What Jorge Polanco trade means for Mariners in 2024

What Jorge Polanco trade means for Mariners in 2024


This story was excerpted from Daniel Kramer’s Mariners Beat newsletter. To read the full newsletter, click here. And subscribe to get it regularly in your inbox.

SEATTLE — The Mariners entered the week comfortable rolling out the overhauled roster they’d assembled after notable additions of Mitch Garver, Mitch Haniger and Luke Raley, among others. But their trade with the Twins for second baseman Jorge Polanco on Monday night has put the lineup in arguably a better spot than it was on the final day of the 2023 season.

Polanco was acquired in exchange for leverage reliever Justin Topa, starter/reliever Anthony DeSclafani and prospects Gabriel Gonzalez, an outfielder, and Darren Bowen, a right-handed pitcher, along with cash considerations.

The four-for-one swing clearly signals a win-now move. Here are some takeaways from the trade:

1. How does Polanco fit in a crowded infield?
Polanco brings versatility as a switch-hitter and up-the-middle infielder who will lengthen Seattle’s lineup and bolster its bench due to the trickle-down effect of where other players scatter.

Groomed as a shortstop, Polanco shifted to second more permanently in 2021, but he also logged 103 innings at third after returning from a left hamstring injury in 2023. He’s also spent most of his 3,529 career plate appearances hitting in the Nos. 1-3 spots in the lineup, where he’ll likely be installed under manager Scott Servais.

“To have a guy who is split-neutral, who can hit in the middle of our lineup from either side, is a big advantage for Scott as he stacks the lineup,” Mariners general manager Justin Hollander said.

The intended platoon of lefty-hitting Josh Rojas and right-handed Dylan Moore at second base likely now shifts to third, where offseason acquisition Luis Urías had been slated to see the most reps. And when considering that the Mariners have lefties Dominic Canzone and Luke Raley as well as righty Haniger flanking Julio Rodríguez in the outfield corners, on any given night, one among that group will be available off the bench, along with Moore, catcher Seby Zavala and Rojas or Urías.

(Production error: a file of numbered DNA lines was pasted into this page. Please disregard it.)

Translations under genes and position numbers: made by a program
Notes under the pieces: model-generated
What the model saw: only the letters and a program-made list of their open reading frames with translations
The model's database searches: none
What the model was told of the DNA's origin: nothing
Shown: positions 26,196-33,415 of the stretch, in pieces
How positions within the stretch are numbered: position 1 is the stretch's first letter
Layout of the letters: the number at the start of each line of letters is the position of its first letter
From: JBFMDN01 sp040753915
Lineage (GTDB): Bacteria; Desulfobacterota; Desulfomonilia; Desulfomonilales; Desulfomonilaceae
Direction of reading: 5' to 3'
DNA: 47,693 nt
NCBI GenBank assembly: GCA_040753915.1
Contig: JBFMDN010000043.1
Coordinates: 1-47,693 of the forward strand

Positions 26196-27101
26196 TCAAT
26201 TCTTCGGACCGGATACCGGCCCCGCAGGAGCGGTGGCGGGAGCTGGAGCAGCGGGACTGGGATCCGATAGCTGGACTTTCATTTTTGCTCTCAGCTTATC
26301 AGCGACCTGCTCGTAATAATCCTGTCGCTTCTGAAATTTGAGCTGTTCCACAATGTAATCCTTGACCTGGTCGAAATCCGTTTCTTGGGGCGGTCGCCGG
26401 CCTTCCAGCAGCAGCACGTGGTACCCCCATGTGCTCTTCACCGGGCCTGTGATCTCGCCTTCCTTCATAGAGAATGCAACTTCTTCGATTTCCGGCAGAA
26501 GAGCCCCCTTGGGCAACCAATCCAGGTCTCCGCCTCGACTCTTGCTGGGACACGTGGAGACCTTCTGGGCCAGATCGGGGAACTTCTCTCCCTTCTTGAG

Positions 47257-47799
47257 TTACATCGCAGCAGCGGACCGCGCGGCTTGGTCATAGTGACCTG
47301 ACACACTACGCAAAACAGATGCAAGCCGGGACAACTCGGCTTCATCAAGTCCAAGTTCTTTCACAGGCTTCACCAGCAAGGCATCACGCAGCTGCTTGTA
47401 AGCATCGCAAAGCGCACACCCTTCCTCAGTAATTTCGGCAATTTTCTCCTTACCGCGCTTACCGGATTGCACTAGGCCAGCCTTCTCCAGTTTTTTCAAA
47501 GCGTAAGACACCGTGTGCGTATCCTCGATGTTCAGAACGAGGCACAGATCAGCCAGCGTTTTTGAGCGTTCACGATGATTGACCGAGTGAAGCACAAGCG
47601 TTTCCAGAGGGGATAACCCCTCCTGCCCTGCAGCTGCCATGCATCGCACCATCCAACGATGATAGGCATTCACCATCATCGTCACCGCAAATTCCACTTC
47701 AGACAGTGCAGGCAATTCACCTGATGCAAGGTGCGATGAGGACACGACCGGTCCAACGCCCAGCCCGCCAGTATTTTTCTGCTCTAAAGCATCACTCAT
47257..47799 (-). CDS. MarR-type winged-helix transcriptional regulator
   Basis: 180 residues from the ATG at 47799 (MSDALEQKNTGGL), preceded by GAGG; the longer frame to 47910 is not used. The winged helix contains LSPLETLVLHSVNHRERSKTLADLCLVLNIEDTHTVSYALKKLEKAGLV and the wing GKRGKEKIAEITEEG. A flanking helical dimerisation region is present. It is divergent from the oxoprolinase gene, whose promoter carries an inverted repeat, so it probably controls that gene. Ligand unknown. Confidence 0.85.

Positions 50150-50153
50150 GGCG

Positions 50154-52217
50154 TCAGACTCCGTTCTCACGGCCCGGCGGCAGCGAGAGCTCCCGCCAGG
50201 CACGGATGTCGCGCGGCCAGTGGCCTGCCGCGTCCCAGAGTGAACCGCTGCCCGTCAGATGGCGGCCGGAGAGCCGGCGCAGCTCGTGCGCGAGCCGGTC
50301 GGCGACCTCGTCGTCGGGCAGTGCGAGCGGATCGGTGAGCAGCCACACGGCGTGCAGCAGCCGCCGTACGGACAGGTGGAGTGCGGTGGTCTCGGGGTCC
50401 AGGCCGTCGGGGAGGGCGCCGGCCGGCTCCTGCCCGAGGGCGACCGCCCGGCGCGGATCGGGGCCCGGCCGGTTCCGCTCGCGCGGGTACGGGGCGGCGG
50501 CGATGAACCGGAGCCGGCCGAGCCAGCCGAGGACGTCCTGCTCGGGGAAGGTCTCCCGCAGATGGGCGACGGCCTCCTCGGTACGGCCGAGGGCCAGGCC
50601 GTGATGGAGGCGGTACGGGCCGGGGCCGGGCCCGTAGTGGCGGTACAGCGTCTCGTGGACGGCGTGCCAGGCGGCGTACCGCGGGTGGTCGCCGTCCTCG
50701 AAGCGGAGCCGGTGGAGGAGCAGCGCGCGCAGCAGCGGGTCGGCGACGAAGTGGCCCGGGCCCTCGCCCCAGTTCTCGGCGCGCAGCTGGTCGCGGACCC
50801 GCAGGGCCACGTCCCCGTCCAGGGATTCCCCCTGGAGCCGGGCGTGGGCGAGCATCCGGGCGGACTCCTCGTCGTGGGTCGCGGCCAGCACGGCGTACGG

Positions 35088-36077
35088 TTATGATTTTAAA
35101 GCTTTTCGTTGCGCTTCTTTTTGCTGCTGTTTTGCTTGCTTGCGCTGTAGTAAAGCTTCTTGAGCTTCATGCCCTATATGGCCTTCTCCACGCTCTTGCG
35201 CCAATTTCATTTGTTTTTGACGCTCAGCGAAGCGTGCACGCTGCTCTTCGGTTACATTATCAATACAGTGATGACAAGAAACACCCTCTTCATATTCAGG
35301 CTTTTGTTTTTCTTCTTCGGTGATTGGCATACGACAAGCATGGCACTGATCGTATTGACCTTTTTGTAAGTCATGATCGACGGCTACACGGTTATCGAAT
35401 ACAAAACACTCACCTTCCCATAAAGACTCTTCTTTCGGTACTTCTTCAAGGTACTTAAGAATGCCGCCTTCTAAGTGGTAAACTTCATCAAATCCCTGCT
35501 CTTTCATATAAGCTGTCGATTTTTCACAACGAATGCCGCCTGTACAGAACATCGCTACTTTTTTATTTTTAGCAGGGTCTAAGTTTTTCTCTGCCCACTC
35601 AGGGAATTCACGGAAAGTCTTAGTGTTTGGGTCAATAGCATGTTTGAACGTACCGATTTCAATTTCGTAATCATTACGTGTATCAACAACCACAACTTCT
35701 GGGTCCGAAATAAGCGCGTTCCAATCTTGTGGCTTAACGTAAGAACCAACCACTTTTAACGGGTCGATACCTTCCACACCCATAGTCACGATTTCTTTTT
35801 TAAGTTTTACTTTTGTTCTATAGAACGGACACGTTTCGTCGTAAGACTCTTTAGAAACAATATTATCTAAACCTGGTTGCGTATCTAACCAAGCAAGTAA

“It gives Scott a number of options every day to figure out who fits best depending on what the other team is doing from a pitching perspective,” Hollander said.

Perhaps quietly above all, Polanco’s presence gives the Mariners’ infield much-needed injury insurance, given the depth and versatility of everyone else.

2. How will they replace Topa?
The largest void created by Monday’s trade is in the back end of the bullpen, where Topa became a reliable setup man, with a 2.61 ERA (155 ERA+, where league average is 100). He will earn $1.25 million next season.

The Mariners have been on the frontier of turning unknown names into legitimate relievers — Topa and Paul Sewald being the headliners — so it’s understandable that they’d be comfortable entering Spring Training seeing what they have in Jackson Kowar, Carlos Vargas, Mauricio Llovera, Cody Bolton, Eduard Bazardo and Prelander Berroa among others, even if they haven’t performed consistently in the Majors.

“Topa was great; we’ll have to replace that,” Hollander said. “I think it most likely will be internally with a possibility, like always, that we could add externally as well.”

DeSclafani was slated to be a sixth starter of sorts who would be stretched out in spring, then transition to the bullpen to be the first rotation reinforcement, if needed. Austin Voth, a Washington state native signed to a big league deal earlier this month, now takes that spot.

3. What about the prospects they gave up?
The Mariners also parted with two notable prospects in Gonzalez (No. 3 in the organization, per MLB Pipeline, and No. 79 overall) and Bowen (who is unranked but would’ve been among Seattle’s Top 30 for 2024).

Gonzalez is a contact specialist but one who’s limited to a corner-outfield spot, putting more pressure on his bat. He crushed 18 homers last year between Low-A Modesto and High-A Everett, though his exit velocities and other metrics that measure impact did not take the step forward some evaluators had predicted.

Bowen was a 13th-round pick in 2022 yet took a significant step forward last year at Modesto, where he topped out at 97-98 mph and sat at 94-95 mph. His longer-term profile might be as a reliever, but there’s intriguing upside.

4. What moves are next?
With most of their lineup holes filled and a rotation that remarkably remained intact despite looking like the area they needed to deal from, the Mariners are probably done with their heavy lifting this offseason — smaller, tertiary additions such as Minor League deals with Spring Training invites notwithstanding.

“I do feel like our team is more complete than it was yesterday and it’s better than it was yesterday,” Hollander said Monday night. “I don’t want to rule anything out. I don’t want to promise anything. It’s just impossible to say what might come along between now and the start of the regular season.”


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